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    Strategies to avoid diagnostic errors


    What to do?

    Dr. Schiff points to two key strategies:

    Situational awareness. To accomplish this, worry about what can go wrong, develop ways to prevent errors, and be open about failures.

    To that end, Dr. Schiff calls for an end to the conspiracy of silence around diagnosis mistakes. There needs to be more error reporting so physicians can learn from each other, he says, and gain more awareness of conditions that are frequently misdiagnosed. “What are the pitfalls,” he says, “the traps that people frequently fall into?”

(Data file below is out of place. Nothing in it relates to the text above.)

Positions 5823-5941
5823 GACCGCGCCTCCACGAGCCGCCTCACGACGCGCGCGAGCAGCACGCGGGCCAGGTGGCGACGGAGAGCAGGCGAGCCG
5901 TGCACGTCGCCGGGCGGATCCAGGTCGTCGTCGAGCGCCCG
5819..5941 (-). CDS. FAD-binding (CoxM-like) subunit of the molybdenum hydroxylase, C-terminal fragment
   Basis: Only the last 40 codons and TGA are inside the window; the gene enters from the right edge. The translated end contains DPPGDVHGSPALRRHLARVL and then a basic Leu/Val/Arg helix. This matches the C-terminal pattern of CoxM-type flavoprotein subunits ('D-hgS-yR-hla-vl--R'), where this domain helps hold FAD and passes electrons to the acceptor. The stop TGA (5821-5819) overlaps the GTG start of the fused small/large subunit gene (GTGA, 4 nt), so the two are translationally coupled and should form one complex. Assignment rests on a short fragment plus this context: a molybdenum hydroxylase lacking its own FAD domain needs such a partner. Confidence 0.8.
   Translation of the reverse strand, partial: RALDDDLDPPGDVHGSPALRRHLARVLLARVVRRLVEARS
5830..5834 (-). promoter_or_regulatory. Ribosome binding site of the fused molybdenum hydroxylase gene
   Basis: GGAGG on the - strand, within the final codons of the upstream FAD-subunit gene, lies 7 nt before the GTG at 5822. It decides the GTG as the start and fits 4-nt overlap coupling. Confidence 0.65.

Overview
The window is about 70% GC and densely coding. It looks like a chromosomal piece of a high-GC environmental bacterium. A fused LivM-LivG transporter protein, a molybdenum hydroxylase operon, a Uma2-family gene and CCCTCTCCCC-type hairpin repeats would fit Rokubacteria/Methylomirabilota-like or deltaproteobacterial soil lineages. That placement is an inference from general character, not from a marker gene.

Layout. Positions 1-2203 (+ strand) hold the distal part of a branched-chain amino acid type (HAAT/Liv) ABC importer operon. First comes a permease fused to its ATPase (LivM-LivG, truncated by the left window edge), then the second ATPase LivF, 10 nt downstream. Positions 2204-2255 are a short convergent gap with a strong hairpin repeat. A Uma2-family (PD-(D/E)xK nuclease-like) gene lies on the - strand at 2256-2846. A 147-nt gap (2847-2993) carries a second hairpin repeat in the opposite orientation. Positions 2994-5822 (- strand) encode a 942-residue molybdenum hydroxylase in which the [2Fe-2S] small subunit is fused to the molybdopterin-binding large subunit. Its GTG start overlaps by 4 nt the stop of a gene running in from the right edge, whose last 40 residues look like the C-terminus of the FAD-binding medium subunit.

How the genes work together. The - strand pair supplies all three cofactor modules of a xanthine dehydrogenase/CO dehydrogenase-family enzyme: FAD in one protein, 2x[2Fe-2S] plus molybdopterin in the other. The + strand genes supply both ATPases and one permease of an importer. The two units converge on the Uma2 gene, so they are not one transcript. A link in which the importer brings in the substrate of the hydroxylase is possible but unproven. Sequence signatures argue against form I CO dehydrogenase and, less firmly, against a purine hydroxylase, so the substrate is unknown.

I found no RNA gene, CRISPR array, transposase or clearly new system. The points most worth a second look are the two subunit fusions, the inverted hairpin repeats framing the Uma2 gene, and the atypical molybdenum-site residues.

READ: Using dermoscopy to enhance diagnostic accuracy

    Create a safety net to make sure that there are opportunities to notice and repair errors. To do this, take advantage of the power of technology to automate processes and ease burdens on staff.

    Unfortunately, Dr. Schiff says, technology is often a hindrance: “Systems are clumsy to learn, they’re distracting, and there’s lot of potential for unintended consequences.”

    As for Dr. Schiff himself, he didn’t let his own misdiagnosis slip quietly into the past. Instead, he tried to get information about the error back to his primary-care physician. But he didn’t seek a confrontation. “The idea is not to fight,” he says. “The idea is to improve.”

    Disclosure: Dr. Schiff reports grants/research funding from MedAware.


    1. Makary MA, Daniel M. Medical error-the third leading cause of death in the US. BMJ. 2016;353:i2139.

    Randy Dotinga
    Randy Dotinga is a medical writer based in San Diego, Calif.


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